Category Archive : Behind The Shot

Leaves By Moonlight

Blog – Outdoor Photographer Text & Photography By Morris Swartz

Leaves By Moonlight, Yosemite National Park, California
Photo By Morris Swartz

Yosemite National Park is one of the most photographed sites in the United States. The park has been heavily visited, and its scenes have been captured on billions of cell phones. The challenge to photographers is to find a time of year when one can avoid crowds.

Fall is one of those “off seasons” when the crowds have lessened and the waterfall runoffs have decreased. Although Yosemite is not known for spectacular fall color, the changing leaves of black oaks, dogwoods and maples do add colorful offsets to the massive rock formations. Mornings are often punctuated by valley fog, enhancing a sense of mystery.

I had last visited Yosemite Valley during the summer 30 years earlier, at which time my current passion for landscape photography was inspired by a ranger-led photo walk. Now I was excited to return to witness the fall season. One of my goals was to find images other than the familiar iconic ones.

On a clear night with partial moonlight, I was crossing a bridge over the Merced River, en route to a planned late-night star trails shoot. Looking down into the dark water, partially illuminated by a particularly bright moon, I noticed a patch of leaves gradually swirling in a stream eddy. Having always been fascinated by photographing flowing water, I knew that the movement of the leaves had the potential to become an interesting visual anchor. I positioned myself so that the leaf swirl in the lower left would resonate with the rounded glacial rock face in the distance.

Using my 14mm lens and a long exposure, I was able to add an element of motion and geometric shape to this quiet nighttime scene. An exposure of 20 seconds worked best to give the swirl the right consistency. Moonlight and the use of a high ISO setting gave the image a daytime glow.

I was delighted by the final capture, turning an undramatic fall scene into a dynamic one and creating a unique fall image in Yosemite.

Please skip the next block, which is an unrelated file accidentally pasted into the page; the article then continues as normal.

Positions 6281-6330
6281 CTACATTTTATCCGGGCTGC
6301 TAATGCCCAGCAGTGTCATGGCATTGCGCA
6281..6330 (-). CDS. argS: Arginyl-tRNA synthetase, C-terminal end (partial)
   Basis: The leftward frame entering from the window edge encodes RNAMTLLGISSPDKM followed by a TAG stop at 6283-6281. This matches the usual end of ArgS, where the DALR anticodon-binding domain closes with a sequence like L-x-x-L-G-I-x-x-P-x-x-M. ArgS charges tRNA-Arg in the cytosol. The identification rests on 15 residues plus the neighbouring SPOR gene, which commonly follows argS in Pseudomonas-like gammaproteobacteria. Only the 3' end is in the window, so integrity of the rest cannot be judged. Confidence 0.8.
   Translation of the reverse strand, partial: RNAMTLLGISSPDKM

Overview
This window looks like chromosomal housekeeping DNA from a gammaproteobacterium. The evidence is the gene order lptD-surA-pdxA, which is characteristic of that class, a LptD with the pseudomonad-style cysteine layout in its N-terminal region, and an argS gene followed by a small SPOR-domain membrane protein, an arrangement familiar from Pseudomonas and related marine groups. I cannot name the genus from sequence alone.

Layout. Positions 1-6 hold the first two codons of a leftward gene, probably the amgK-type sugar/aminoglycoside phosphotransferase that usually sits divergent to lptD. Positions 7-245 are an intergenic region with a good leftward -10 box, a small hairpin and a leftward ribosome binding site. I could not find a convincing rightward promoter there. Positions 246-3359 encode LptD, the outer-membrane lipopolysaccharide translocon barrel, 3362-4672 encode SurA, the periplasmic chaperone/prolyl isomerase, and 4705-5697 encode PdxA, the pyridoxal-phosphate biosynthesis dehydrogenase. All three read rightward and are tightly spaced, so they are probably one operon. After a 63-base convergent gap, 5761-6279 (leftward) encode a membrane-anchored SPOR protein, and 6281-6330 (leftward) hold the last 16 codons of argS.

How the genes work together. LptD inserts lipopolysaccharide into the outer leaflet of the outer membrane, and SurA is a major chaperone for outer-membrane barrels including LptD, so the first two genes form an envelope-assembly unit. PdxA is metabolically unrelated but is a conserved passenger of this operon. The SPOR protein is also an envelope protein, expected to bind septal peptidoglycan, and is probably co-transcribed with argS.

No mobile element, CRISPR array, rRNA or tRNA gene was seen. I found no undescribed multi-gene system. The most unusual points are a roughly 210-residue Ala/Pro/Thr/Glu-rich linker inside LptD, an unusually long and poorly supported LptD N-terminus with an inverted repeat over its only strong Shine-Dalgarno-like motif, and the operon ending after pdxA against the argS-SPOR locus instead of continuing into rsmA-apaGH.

See more of Morris Swartz’s work at swartznaturescapes.com.

Canon EOS 5D Mark II, Samyang 14mm Ultra Wide-Angle f/2.8 IF ED UMC, Gitzo 1309 tripod, Kirk BH-3 ballhead. Exposure: 20 sec., ƒ/2.8, ISO 1600.

The post Leaves By Moonlight appeared first on Outdoor Photographer.

Leaves By Moonlight

Blog – Outdoor Photographer Text & Photography By Morris Swartz

Leaves By Moonlight, Yosemite National Park, California
Photo By Morris Swartz

Yosemite National Park is one of the most photographed sites in the United States. The park has been heavily visited, and its scenes have been captured on billions of cell phones. The challenge to photographers is to find a time of year when one can avoid crowds.

Fall is one of those “off seasons” when the crowds have lessened and the waterfall runoffs have decreased. Although Yosemite is not known for spectacular fall color, the changing leaves of black oaks, dogwoods and maples do add colorful offsets to the massive rock formations. Mornings are often punctuated by valley fog, enhancing a sense of mystery.

I had last visited Yosemite Valley during the summer 30 years earlier, at which time my current passion for landscape photography was inspired by a ranger-led photo walk. Now I was excited to return to witness the fall season. One of my goals was to find images other than the familiar iconic ones.

On a clear night with partial moonlight, I was crossing a bridge over the Merced River, en route to a planned late-night star trails shoot. Looking down into the dark water, partially illuminated by a particularly bright moon, I noticed a patch of leaves gradually swirling in a stream eddy. Having always been fascinated by photographing flowing water, I knew that the movement of the leaves had the potential to become an interesting visual anchor. I positioned myself so that the leaf swirl in the lower left would resonate with the rounded glacial rock face in the distance.

Using my 14mm lens and a long exposure, I was able to add an element of motion and geometric shape to this quiet nighttime scene. An exposure of 20 seconds worked best to give the swirl the right consistency. Moonlight and the use of a high ISO setting gave the image a daytime glow.

I was delighted by the final capture, turning an undramatic fall scene into a dynamic one and creating a unique fall image in Yosemite.

See more of Morris Swartz’s work at swartznaturescapes.com.

Canon EOS 5D Mark II, Samyang 14mm Ultra Wide-Angle f/2.8 IF ED UMC, Gitzo 1309 tripod, Kirk BH-3 ballhead. Exposure: 20 sec., ƒ/2.8, ISO 1600.